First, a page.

Are prepared to do anything
in their line at shortest notice.
A share of publio patronage
11-IX-J , . I
UUClbOU. ' , 4 I
W. H. PRINDLE. L. C. MORRIS.
vim aaswtrta inert at w. s. mails i Boms; b
; a. Horns Houa, Telephone at Ltonard Hour
BREW & SCANLON,
, UNDERTAKERS, '
Embalmers and General Managers of
,..-.v.. - 7unerals.
- A FULL UNI 07 CASKETS, ROBES
AND FUNERAL ETCETERAS.
win n uiaiaauDaijrjwuuflsuiB rriCBR
' WABEIKOOHS: Hear Orist Hill,
SANDY HOOK, CONN.
Wit- J. BREW. I P- J. SCANLON-
NO. 98 STATE STREET,
MDOSPOKT, CO. TEIiEPHOXX 291.
SEOSQK'B. HAW1ET, . - S34 Park Avstraf
CHA&LXS X. WILMOT, . 407 Oliaton Atsbim;
junm m. uiiuuiD, ' rrtsnoat strsst.
BssldMM, Xlnr Bt All ordsrt left vith Mr 6. i
S. Taelir, Xutoa,vtu rtoslvi prompt atttatloa
THE NEWTOWN BEE.
i'RIDAT, OCT. 25, 189ff.
IAH0A8T 1-188, 610
CAST WEES. ' ; " ' 8150
Affairs About Towlv
THE WEDDING OCCUB9
An event of unusual interest to many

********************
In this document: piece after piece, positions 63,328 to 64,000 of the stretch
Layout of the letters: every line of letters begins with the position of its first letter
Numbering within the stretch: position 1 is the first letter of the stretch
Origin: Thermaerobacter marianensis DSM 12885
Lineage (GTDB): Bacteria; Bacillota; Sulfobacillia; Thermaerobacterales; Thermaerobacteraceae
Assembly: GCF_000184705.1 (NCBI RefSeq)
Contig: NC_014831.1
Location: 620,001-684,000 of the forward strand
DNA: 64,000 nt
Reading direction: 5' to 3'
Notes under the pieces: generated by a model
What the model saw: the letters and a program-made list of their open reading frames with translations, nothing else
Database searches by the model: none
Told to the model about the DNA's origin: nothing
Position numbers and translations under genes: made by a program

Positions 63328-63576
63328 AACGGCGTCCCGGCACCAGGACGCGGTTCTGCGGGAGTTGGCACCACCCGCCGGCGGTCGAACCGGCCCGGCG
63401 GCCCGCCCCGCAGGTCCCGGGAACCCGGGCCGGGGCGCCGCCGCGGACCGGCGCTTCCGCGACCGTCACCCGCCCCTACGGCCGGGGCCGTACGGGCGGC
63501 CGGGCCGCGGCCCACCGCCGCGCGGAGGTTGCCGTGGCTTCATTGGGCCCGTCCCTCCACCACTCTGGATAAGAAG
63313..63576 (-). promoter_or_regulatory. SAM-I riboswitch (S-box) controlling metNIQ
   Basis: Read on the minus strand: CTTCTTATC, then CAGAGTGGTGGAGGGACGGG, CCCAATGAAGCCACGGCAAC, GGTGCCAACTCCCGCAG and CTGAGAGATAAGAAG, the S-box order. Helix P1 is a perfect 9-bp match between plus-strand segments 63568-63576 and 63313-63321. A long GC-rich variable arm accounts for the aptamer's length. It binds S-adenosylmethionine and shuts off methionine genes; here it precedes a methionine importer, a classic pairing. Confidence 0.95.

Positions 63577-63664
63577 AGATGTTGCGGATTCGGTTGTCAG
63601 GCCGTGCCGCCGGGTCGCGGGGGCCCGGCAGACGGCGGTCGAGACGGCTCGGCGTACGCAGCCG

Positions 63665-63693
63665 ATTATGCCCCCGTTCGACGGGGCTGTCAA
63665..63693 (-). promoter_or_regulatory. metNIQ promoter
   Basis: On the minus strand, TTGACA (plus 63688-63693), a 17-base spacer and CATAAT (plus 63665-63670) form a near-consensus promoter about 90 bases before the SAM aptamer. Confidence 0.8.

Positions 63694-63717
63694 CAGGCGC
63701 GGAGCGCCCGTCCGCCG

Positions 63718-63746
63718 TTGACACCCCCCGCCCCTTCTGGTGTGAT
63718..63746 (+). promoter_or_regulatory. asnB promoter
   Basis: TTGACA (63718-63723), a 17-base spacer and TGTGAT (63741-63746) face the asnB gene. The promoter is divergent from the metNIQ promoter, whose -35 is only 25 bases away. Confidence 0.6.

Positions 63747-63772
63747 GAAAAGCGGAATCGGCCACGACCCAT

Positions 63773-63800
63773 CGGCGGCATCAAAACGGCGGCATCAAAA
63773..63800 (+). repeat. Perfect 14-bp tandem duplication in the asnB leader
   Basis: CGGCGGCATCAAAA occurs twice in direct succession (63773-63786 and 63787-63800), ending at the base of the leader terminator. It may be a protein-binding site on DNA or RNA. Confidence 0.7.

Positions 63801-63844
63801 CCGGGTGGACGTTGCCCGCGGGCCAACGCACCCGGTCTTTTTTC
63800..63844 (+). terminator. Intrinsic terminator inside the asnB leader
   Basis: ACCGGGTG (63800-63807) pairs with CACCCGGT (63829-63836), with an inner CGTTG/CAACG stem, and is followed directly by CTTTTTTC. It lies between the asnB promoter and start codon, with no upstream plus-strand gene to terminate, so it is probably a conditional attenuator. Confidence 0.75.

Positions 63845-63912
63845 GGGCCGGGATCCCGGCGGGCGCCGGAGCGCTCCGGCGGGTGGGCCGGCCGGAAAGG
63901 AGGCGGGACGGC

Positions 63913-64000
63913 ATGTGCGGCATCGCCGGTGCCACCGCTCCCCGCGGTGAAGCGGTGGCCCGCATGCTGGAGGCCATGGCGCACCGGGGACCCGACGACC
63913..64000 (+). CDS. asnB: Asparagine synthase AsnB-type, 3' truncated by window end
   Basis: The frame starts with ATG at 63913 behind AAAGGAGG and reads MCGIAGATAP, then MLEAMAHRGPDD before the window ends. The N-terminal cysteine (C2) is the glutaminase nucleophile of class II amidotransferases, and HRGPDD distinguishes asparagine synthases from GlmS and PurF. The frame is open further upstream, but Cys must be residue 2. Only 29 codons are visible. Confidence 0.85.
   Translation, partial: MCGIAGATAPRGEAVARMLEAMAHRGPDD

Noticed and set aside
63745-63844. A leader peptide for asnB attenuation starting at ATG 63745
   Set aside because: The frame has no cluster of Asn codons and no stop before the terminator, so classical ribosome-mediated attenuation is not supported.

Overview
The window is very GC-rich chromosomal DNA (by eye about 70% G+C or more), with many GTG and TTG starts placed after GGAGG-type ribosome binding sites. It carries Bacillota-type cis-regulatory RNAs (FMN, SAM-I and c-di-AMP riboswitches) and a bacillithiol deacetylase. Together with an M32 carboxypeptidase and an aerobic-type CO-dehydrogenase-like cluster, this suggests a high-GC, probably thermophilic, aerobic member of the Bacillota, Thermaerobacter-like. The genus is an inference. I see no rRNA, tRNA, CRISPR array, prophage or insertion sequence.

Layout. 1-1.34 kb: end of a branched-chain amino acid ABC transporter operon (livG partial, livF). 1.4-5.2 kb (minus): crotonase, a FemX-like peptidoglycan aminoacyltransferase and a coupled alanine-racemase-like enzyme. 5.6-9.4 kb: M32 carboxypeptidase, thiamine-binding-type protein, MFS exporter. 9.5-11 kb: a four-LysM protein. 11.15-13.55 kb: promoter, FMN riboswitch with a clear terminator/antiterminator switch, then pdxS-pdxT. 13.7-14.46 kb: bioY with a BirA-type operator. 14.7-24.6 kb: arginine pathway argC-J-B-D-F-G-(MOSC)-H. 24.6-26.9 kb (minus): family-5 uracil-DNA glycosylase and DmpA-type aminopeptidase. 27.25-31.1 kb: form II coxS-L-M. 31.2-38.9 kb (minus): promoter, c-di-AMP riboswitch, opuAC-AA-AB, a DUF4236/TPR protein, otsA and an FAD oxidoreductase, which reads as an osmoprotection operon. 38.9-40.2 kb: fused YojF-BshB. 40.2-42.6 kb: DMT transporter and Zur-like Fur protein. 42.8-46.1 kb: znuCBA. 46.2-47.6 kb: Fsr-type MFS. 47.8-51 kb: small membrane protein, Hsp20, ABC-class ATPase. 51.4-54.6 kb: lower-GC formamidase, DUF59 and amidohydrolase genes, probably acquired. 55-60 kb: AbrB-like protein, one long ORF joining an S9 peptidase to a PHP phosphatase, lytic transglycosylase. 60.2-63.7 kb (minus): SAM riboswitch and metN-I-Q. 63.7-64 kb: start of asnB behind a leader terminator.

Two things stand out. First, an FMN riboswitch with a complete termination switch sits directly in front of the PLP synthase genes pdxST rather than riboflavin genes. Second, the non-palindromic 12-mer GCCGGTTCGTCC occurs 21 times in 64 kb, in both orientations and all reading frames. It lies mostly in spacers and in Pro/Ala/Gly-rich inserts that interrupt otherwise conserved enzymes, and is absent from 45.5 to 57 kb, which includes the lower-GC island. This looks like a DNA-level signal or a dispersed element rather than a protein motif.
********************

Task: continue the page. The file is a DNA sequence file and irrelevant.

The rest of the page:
people in ," Newtown, Westport , and
Bridgeport transpired ' on Wednesday,
when Eev George Weed Barhydt, rector
of Christ Episcopal church of Westport,
and Hiss Jean Kissam, the eldest daugh
ter of the late Daniel W. Kispam, were
united in the holy bonds of wedlock.
The ceremony trok place at 3 30 o'clock
in Trinity church, the wedding being
strictly private, attended only by the im
mediate relatives, owing to the recent
death of the bride's father. Rev George
Thomas Linsley, the rector of Trinity
church, and a personal friend of tl.e
groom, spoke the beautiful words of the
ritual which welded for life the interest
of the bridal pair. lie was assisted by
Rev R. M. Kemp of St Paul's church,
New York. The bride was given away
by Joseph Kissam of New York, an uncle
of the bride. The church was very pret
tily decorated with flowers, which were
afterward sent to the sick in hospitals
Among those present at the wedding
were Joseph Kiseam, Miss C. R. Kissam,
Miss Elizabeth Kissam, Mr and Mrs Syd
ney .Cornell, Mr and Mrs Joseph Pigot.
Rev and Mrs Barhydt will reside in West
port in the new rectory" which Mr Bar
hydt has handsomely furnished for his
bride. They go away for a week's trip,
Notwithstanding the fact that no invita
Hons were Issued they were the recipl